Law, together with the system of absolute ownership, has produced the principle of individual liberty. In a sense they have produced the individual human being himself. In order that that being may bear its true part in association with others, the property-basis must be left behind. Unrestrained competition must go. This is perceived clearly enough by both the Left and the Right. Unfortunately, they have not perceived the corollary: that the pure law-basis must be retained for the protection of the individual and moreover that it must not be transferred to the associative life. Historically the recognition and protection of human rights may be traceable to the exclusive and permanent possession of property. These rights may nevertheless be essential to ordinary human dignity and as such they may be continued after the property basis has disappeared. So much we saw in the case of married women. Must it not be equally possible to leave behind the capitalist conception of absolute ownership and of that unrestricted competition that is associated with it—and nevertheless to retain, protected by the full majesty of the law, the individual independence which these things brought into being?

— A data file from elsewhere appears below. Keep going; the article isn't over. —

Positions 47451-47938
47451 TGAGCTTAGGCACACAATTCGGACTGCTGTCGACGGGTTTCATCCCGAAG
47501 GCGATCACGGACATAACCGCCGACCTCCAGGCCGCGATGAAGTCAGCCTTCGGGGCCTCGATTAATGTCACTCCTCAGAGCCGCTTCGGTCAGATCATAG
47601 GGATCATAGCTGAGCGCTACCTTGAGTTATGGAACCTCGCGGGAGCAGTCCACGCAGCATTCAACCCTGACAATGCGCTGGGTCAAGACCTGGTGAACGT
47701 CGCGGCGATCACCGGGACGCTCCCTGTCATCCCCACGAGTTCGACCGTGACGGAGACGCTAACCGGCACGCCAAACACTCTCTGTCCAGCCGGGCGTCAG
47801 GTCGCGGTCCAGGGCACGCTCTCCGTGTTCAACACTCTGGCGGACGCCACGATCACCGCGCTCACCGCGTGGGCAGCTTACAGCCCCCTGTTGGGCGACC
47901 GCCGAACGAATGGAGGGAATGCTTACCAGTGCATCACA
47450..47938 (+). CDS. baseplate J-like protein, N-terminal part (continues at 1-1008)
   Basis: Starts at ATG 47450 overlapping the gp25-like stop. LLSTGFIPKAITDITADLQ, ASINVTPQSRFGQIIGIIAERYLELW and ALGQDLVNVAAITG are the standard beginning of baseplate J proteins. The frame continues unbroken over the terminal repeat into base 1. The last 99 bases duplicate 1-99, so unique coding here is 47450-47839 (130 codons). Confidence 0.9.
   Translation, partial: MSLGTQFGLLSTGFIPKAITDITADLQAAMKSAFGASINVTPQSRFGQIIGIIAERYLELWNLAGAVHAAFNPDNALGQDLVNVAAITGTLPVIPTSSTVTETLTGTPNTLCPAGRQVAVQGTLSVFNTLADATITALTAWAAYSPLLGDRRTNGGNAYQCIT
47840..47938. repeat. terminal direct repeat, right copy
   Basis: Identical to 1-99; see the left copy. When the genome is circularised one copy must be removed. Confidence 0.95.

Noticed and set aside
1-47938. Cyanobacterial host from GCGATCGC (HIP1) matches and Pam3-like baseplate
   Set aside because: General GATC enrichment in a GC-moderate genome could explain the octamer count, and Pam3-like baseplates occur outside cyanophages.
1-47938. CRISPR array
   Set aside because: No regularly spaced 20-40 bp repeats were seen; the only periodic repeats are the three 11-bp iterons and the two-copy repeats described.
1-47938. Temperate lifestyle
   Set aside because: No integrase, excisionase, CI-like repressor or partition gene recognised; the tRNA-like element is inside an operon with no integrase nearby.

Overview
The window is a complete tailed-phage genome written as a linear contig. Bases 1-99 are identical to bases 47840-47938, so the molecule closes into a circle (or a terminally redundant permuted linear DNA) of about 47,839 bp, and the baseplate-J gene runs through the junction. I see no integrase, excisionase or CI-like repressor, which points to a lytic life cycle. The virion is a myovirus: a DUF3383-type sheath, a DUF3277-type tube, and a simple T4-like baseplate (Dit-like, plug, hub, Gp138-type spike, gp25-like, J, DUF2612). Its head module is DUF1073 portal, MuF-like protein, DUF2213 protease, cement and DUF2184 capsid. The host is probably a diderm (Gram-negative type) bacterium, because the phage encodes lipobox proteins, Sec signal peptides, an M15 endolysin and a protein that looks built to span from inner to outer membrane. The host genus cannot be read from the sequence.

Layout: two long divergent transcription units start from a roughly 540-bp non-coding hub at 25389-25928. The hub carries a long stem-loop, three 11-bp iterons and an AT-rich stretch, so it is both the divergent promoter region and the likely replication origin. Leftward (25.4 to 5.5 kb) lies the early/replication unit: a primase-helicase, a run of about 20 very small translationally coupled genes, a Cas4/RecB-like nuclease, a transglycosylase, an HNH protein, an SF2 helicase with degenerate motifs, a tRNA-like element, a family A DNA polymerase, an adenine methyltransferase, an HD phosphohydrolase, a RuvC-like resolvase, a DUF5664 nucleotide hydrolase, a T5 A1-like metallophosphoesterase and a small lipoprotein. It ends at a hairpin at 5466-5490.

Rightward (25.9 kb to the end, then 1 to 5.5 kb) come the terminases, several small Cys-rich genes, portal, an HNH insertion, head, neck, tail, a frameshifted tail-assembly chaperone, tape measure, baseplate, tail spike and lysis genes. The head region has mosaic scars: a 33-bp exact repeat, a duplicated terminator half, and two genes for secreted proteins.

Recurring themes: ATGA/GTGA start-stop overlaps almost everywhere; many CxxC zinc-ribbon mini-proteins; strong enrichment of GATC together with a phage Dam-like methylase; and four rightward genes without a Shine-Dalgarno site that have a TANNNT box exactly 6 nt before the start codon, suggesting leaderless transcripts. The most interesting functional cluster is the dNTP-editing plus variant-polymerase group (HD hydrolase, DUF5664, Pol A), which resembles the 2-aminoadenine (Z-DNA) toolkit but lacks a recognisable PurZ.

This is the tragedy of our time. Law can never be the basis of a true association of human beings. It can prevent a true association from becoming a false one, but it can only do that inasmuch as it is not itself the cement which binds the association together. For then it protects the individual within the association. If the associations are within the law—so too must the law be within the associations (within them, because it attaches separately to each individual). But when the law itself, or the law-making body, the State, actually originates, guarantees, is the association, then the association becomes a false one. Thus the corporative state and the proletarian state are not so much associations as a new and rather unpleasant kind of individual. Internally competition does indeed tend to be eliminated—because the individual is eliminated. But as against other states, the principle of competition, economic and national, is not only permitted, but glorified beyond the brightest dreams of Malthus or Ricardo. Still more so the principle of absolute ownership. Indeed, like a joint-stock company, the totalitarian state gives the impression of having been formed precisely for the purpose of competing more successfully. The individuals who have been amalgamated to form this new juridical “person” are totally erased, as far as rights are concerned, and we are confronted with a new and abstract person—“the State.” But whereas the joint-stock company, though often a mean and parsimonious person and usually of a moral standard below the average of its component parts, is at least a more or less impersonal person; the “State” contrives to retain all the personal vices as well. It is truculent, vulgar, irritable.  It swanks, sulks, snarls, is a notorious liar,2 touchy as a prima donna, easily huffed as a fifth-form schoolgirl, and for the same reasons. What do the other girls think of me?—(prestige). What do I look like in the glass?—(foreign opinion).